While my family and friends in America are preparing for winter, those of us lucky enough to be Cape Town are slipping on our swim suits–or “costumes” as they say in South Africa–and religiously applying sunscreen: Summer has hit the Cape and it sure is great!
As if Cape Town didn’t already have enough diverse, adventurous, cultural, all around super cool activities, it is surrounded by dozens of beaches (the nature of establishing a city between a bay and peninsula). Coming from the cold, dark depths of Wisconsin, I relish any opportunity to feel the sand beneath my toes, breathe in the salty air as I bask in the sun, and dance amongst the playful waves.
Based upon unscientific criteria such as beauty, geographical quirkiness, water warmth, sharkiness, and overwhelming urges to burst into happy, feel good songs, here are my top four beaches in Cape Town:
1. Noordhoek Beach – I was introduced to this picturesque beach while hiking from Table Mountain to Cape Point on the Hoerikwaggo Trail. This beautiful wide, white sandy beach is 5km long and is so otherworldly in appearance that scenes from Pirates of the Caribbean were shot here. While traversing the beach at times I felt that I was in a never ending desert, but then I would look at the azure Atlantic Ocean and imagine myself on a tropical Island. Then I would turn around and look back at Chapman’s Peak, a reminder that I was in the one and only Cape Town.
2. Camp Bay – This is the posh neighborhood of Cape Town. The lovely (and a little pricey) cafes that align the always buzzing beach are a great midday break from the powerful southern sun and chilly Atlantic Ocean. People from all walks of life come to Camp Bay to pretend at a life of luxury for the afternoon, so the people watching is always good! Here you can try your hand at beach volleyball, watch young street performers, or enjoy a sunset from the rocks.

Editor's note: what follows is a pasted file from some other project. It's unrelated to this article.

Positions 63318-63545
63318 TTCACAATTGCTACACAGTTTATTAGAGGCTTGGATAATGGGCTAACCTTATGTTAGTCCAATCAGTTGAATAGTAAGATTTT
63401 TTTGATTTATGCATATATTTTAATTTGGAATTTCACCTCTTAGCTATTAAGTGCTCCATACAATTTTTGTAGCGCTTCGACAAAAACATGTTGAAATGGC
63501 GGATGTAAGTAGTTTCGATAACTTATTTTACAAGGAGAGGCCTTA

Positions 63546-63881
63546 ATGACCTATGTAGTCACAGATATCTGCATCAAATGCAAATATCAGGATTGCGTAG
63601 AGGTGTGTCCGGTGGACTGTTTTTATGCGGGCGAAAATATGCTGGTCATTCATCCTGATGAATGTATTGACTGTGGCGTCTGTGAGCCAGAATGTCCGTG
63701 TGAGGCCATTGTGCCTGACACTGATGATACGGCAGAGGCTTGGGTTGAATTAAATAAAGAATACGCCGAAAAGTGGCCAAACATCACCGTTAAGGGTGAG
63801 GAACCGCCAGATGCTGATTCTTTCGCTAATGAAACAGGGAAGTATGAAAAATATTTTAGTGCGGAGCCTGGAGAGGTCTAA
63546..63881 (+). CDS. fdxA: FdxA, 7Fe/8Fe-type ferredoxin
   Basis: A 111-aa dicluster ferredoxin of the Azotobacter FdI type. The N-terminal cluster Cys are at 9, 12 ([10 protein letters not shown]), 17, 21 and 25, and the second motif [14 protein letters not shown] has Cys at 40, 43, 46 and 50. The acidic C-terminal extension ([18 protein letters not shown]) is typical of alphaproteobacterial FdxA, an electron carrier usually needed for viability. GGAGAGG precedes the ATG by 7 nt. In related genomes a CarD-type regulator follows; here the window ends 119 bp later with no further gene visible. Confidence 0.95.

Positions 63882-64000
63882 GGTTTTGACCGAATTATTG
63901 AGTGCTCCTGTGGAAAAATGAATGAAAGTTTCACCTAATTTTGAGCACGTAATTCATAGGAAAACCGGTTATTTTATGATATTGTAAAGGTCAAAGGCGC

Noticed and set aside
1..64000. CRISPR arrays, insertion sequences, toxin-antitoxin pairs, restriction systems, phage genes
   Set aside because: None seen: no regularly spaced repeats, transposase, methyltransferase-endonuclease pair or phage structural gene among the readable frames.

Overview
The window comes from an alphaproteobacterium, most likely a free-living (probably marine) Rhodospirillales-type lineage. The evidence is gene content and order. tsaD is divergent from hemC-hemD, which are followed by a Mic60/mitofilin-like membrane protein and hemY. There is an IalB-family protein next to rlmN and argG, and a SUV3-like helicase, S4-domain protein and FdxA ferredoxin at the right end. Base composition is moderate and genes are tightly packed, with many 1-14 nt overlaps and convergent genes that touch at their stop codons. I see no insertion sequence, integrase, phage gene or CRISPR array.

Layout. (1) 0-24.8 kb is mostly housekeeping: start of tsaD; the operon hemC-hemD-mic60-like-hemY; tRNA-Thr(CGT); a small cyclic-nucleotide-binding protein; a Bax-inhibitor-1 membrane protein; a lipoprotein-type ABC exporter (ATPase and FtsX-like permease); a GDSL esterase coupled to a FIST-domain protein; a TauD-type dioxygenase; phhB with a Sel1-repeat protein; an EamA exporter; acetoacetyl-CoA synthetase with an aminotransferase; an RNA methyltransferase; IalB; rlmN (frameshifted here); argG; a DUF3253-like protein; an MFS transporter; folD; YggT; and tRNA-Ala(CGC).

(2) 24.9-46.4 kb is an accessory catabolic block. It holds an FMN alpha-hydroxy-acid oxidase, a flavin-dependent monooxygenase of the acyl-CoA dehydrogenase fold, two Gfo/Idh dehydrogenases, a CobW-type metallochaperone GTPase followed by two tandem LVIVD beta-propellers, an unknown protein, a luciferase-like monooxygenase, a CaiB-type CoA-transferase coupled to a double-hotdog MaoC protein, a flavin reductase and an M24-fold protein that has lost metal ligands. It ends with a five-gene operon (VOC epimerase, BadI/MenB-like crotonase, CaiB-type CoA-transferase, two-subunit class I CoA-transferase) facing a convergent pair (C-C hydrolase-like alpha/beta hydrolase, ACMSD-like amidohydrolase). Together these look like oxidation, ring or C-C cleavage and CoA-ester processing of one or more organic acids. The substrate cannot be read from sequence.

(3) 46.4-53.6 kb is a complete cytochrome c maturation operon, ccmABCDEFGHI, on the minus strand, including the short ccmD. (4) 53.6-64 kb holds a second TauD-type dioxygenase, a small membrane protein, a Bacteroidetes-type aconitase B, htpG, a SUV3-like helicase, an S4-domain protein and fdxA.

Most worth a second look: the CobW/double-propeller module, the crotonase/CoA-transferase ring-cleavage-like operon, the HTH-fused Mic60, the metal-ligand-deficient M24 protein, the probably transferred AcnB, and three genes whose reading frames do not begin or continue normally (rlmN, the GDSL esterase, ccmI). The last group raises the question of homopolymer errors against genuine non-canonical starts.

3. Clifton – Just up the road from Camp’s Bay are the secluded series of Clifton beaches. To access the beaches you have to walk down from main road along a staircase through holiday cottages, which gives one the feeling that they are on a private beach. The four beaches each have their own vibe and are separated by huge boulders. While the water is still chilly, on a warm day swimming from boulder to boulder and beach to beach is a fun, refreshing respite form the sun.
4. Muizenberg – If I had to chose a beach in Cape Town, this would be it. Muizenberg lies on the False Bay side of Cape Peninsula and due to ocean current phenomena, the water is much warmer than on the Atlantic Seaboard. The warm water and wide beach break makes Muizies a very popular spot for those learning to surf. However, Great White Sharks prefer the warmer water as well which makes swimming here a little dicey. The beach is manned with shark spotters who let beach goers know the overall safety of swimming and shark presence through a system of colored flags and sirens. If the sharks make swimming seem too scary–even though the nearby Seal Island quenches their hunger–then a walk past the brightly colored surf huts or numerous kite surfers might be more your thing.
Want to read more about the Cape? Check out “How to Learn a Language in Cape Town”